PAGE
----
So, when the MSI demonstrated outside Cuba’s parliament against the controversial censorship measure, the government–which is usually known to swiftly crush any form of dissent– was forced to heed to public sentiment, and agreed to suspend the decree’s enforcement.

The arrest of Denis Solís and subsequent hunger strike

On November 9 this year, a member of the MSI, Afro-Cuban rapper Denis Solís, was arrested by the police. This caused a furore as Solís livestreamed the arrest on Facebook from his mobile phone, recording a police officer entering his house without permission. Two days later, he was sentenced to eight months in prison for “contempt”, and was sent to a maximum-security facility outside Havana, where he remains incarcerated.

MSI members then began a hunger-and-thirst strike, locking themselves inside their San Isidro headquarters. The strike continued until November 26, when government agents broke down the apartment’s door and arrested the 14 people inside. The officers were dressed in medical gowns, and gave the pretext that one of the protesting MSI members, a journalist, had broken Covid-19 protocols. These arrests too were recorded on cell phones and posted on social media networks. For an hour after the raid, Facebook, YouTube and Instagram went down all over the country, as per The Economist.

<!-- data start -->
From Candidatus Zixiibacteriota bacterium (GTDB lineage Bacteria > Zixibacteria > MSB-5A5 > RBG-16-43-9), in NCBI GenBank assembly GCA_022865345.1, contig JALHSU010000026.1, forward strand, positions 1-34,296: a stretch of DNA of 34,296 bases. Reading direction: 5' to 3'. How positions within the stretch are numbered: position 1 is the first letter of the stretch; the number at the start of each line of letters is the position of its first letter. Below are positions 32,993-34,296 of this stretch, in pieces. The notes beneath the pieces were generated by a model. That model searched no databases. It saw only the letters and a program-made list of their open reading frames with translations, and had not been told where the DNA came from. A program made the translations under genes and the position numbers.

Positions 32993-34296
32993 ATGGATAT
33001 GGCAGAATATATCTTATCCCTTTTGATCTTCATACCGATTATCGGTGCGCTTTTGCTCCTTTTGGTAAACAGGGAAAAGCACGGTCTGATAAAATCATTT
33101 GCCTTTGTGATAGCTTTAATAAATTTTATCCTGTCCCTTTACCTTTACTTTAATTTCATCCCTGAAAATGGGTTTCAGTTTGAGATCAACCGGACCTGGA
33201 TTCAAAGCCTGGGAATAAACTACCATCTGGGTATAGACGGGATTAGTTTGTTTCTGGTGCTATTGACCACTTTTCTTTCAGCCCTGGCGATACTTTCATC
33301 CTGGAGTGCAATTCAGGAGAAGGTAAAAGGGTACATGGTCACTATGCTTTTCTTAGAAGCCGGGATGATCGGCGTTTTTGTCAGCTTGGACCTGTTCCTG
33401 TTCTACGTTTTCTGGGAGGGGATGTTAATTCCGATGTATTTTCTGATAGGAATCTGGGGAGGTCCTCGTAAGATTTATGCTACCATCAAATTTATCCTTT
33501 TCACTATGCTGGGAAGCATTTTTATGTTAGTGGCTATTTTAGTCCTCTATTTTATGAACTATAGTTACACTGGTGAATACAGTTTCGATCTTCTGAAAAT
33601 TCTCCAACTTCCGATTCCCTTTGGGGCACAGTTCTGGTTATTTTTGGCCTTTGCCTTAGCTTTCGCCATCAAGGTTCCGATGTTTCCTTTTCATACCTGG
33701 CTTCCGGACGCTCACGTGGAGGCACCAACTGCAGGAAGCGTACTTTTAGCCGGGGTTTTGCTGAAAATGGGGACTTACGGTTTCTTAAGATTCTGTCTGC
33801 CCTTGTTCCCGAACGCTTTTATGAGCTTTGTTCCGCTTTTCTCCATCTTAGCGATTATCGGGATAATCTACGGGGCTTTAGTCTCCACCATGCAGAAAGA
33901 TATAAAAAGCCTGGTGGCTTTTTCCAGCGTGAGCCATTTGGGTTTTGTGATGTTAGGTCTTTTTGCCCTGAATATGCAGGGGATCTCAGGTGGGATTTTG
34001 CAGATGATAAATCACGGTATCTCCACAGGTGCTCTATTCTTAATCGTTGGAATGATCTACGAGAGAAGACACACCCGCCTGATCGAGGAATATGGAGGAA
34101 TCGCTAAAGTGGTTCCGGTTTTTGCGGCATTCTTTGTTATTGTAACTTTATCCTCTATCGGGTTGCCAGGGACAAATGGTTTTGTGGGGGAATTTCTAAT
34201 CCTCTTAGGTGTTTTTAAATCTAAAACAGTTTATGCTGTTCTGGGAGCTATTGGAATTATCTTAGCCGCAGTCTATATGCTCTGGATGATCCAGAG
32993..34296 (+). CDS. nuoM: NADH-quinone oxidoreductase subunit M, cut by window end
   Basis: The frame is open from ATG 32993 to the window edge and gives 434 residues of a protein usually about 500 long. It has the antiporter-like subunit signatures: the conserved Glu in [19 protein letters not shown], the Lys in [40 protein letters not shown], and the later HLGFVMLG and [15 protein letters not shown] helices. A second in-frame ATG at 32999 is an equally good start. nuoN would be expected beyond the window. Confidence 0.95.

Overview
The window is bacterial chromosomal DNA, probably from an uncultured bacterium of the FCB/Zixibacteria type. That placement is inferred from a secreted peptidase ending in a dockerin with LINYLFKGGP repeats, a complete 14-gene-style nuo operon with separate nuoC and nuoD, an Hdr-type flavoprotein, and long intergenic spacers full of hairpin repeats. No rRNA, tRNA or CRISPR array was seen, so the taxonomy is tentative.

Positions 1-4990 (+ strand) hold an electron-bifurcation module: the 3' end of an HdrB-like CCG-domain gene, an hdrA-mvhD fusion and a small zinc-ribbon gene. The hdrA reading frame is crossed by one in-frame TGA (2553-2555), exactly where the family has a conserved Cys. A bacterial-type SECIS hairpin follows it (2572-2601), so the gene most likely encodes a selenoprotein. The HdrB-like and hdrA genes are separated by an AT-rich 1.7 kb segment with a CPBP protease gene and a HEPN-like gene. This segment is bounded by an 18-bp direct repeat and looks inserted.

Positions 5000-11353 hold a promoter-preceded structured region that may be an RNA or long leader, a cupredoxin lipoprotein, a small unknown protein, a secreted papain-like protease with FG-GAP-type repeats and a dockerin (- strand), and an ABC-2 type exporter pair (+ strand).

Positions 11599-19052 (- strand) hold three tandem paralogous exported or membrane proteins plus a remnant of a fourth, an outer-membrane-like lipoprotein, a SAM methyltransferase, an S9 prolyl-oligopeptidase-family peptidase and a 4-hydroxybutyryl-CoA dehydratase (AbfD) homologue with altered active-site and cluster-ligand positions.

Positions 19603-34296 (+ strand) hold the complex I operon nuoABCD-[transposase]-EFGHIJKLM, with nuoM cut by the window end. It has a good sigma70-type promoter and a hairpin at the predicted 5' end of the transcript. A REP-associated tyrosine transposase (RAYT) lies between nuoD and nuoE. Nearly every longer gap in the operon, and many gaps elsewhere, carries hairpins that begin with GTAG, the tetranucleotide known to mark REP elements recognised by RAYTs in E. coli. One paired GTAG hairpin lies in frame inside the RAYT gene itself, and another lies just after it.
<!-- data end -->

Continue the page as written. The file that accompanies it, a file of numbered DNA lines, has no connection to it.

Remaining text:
A day later, in a rare show of defiance, around 300 protesters, both supporters of MSI and those from other movements, demonstrated outside the Culture Ministry, demanding dialogue with its vice-minister, who ended up holding a meeting with them for five hours. Security forces, both in plainclothes and in uniform, surrounded the protesters. Some of the officers shouted communist propaganda slogans at them, while others clicked pictures and recorded videos of the protesters.

What happened after the incidents

Days after Solís was arrested, US Secretary of State Mike Pompeo expressed support for the MSI, saying, “We urge the Cuban regime to cease harassment of San Isidro Movement protestors and to release musician Denis Solís, who was unjustly sentenced to eight months in prison. Freedom of expression is a human right. The United States stands with Cuba’s people.”